Ten aims for ‘broadcast experience’ on digital video

The Project, featuring Waleed Aly, one of many shows on Network Ten’s tenplay service. Digital video has been plagued by how advertising interrupts the content viewers are there to watch by adding extra load times and pause. Photo: SuppliedTen Network will extend a deal with US-listed Brightcove to trial anti-ad-blocking and server-side video-insertion technology across its online video services.

Brightcove’s Once technology combats ad-blockers by stitching advertisements within the existing video so that ad-blockers cannot tell the difference between the content – which is done before the video is sent from the server to the viewing device.

It also aims to eliminate the pause and buffering between digital video ads and the programming viewers are watching.

Ad-blocking is a growing issue for media companies. Use of the technology soaring over the last three years with around 200 million people now estimated globally to be using ad-blocking technology.

Ten, which began working with the Boston-headquarter Brightcove in 2013, has been experimenting with the Once technology and using it across Apple TV, Xbox, Sony Bravia and Telstra TV.

The new trial will extend that to web pages for tenplay and online video; however, it is still not being used on iOS and Android devices.

“It delivers a superior user experience. It’s all about trying to make the user experience as close to a broadcast experience as we can,” Network Ten general manager of digital Liz Baldwin told Fairfax Media. Ad-block users blocked

Nine Entertainment is also considering using server-side video-insertion technology, but at this stage is stopping users of ad-blockers from viewing their online videos.

“We will move there soon. What we have been doing is interrupt the ad-blockers,” Nine Entertainment chief digital and marketing officer Alex Parsons.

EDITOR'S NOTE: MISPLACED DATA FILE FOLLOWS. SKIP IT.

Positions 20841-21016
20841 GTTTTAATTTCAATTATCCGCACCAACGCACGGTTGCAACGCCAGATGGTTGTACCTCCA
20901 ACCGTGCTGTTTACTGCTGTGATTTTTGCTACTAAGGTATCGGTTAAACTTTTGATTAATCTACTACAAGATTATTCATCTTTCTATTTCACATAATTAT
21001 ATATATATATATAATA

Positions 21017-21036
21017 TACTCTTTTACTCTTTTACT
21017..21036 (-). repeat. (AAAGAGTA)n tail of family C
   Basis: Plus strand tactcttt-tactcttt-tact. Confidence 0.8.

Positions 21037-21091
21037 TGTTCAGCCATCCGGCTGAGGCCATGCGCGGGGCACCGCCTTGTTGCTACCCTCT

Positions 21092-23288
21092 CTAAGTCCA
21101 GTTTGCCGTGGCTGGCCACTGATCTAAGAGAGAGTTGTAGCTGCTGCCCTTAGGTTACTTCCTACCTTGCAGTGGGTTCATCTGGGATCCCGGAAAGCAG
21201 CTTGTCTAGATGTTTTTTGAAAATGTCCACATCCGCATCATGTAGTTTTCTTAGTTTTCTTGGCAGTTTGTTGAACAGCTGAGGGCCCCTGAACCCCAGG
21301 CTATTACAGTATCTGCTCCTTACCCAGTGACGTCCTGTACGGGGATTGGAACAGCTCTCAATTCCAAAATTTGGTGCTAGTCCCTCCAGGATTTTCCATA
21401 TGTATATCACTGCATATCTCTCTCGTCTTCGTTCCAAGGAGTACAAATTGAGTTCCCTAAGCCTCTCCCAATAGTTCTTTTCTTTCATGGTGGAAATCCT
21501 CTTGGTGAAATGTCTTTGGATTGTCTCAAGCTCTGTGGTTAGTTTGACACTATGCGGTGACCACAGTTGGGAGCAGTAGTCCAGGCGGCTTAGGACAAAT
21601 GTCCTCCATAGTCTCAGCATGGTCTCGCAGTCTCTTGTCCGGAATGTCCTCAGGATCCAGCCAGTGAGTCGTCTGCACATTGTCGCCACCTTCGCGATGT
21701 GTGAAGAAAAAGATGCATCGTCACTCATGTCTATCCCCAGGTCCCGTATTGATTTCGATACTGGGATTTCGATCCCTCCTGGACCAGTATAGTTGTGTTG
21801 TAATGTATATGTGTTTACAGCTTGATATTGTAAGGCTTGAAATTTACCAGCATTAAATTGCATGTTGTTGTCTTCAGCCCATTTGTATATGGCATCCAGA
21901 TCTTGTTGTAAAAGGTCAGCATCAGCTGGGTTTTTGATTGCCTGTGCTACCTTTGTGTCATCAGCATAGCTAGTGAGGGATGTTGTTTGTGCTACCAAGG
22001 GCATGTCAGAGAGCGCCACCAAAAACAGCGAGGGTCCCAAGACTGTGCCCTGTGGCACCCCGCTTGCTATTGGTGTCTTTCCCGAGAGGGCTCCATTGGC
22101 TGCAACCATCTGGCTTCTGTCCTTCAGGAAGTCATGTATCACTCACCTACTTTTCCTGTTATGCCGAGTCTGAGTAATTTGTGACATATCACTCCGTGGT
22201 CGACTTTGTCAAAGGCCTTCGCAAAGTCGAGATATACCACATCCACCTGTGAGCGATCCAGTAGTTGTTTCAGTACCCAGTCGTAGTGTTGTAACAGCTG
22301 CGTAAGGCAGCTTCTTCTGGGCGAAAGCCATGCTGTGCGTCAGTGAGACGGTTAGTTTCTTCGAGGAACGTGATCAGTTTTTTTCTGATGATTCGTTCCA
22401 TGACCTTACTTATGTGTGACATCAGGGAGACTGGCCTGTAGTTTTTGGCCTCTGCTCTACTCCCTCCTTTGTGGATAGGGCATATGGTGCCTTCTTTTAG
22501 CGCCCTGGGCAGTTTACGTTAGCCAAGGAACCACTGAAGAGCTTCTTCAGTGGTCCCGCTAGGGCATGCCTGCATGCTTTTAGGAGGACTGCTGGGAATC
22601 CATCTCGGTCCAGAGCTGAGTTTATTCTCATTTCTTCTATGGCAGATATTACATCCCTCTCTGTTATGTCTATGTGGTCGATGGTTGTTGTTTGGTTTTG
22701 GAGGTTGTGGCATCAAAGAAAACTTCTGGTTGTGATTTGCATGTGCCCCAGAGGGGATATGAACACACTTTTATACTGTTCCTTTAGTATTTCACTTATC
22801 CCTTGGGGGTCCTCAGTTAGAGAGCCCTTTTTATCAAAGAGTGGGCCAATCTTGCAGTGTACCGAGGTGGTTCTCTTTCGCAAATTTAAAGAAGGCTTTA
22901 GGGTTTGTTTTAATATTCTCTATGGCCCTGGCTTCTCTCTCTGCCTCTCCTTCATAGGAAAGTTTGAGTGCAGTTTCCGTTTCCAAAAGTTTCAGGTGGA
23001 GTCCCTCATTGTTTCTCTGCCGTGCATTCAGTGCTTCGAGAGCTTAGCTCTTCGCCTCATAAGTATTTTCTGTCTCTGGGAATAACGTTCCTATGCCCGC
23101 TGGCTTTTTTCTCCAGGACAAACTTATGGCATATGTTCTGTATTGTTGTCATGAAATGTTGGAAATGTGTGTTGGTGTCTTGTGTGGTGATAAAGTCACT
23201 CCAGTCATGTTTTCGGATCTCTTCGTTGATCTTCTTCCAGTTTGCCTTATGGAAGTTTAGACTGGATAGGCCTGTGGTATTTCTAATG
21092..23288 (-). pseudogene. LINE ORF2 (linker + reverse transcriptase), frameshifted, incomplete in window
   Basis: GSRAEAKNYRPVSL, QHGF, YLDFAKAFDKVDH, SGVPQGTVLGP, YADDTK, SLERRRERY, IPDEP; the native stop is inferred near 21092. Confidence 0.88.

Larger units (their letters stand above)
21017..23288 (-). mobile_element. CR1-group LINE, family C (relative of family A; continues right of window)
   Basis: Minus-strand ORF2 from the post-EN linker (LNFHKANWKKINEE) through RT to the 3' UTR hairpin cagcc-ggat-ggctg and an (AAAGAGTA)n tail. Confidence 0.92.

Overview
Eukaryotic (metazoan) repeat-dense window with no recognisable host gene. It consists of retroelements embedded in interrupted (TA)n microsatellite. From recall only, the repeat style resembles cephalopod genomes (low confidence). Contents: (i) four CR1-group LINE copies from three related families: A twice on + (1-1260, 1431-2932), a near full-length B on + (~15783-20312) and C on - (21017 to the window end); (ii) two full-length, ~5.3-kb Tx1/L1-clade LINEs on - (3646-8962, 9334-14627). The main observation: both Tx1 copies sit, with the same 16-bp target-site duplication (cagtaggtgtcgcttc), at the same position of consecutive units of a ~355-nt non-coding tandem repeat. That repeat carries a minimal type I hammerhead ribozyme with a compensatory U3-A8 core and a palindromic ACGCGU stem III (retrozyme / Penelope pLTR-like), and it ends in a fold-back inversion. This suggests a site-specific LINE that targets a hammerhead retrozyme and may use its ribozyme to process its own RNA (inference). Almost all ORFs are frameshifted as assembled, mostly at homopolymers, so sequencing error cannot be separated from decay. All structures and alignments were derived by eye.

“We focus in on is having ads which aren’t too instructive, ads that don’t get in front of the content.”

Both Nine and Seven West Media’s Yahoo7 use Brightcove for its online video cloud services, but are not using its Once software for server-side video ad insertion.

In the 12 months to August, ad-blocking use increased 41 per cent across the world and in 2015 is estimated to have cost publishers $US22 billion, according to PageFair.

Apple’s decision in September last year to allow third-party ad-blockers on its iOS mobile operating has seen a explosion in the use of such technologies, with hundreds of millions of iPhones and iPads now able to block advertising.

Ad-blocking is estimated to have around an 18 per cent penetration rate in Australia, higher than the United States, which is at 15 per cent.

Brightcove Australia and New Zealand managing director Mark Stanton said ad-blocking is a significant and growing issue.

“It does vary depending on the demographic … content that is skewed to a younger male audience can see higher rates of ad-blocking.”

He said that digital video has been “plagued” by how advertising interrupts the content viewers are there to watch by adding extra load times and pause.

“With products like tenplay, it’s not cat videos, this is premium content. But until now it’s really not been a premium experience on the advertising side,” Mr Stanton said.

“We fetch the ads from each of the advertisers and what we return down to the device is a single piece of media and includes both the ad and the content.”

This story Administrator ready to work first appeared on Nanjing Night Net.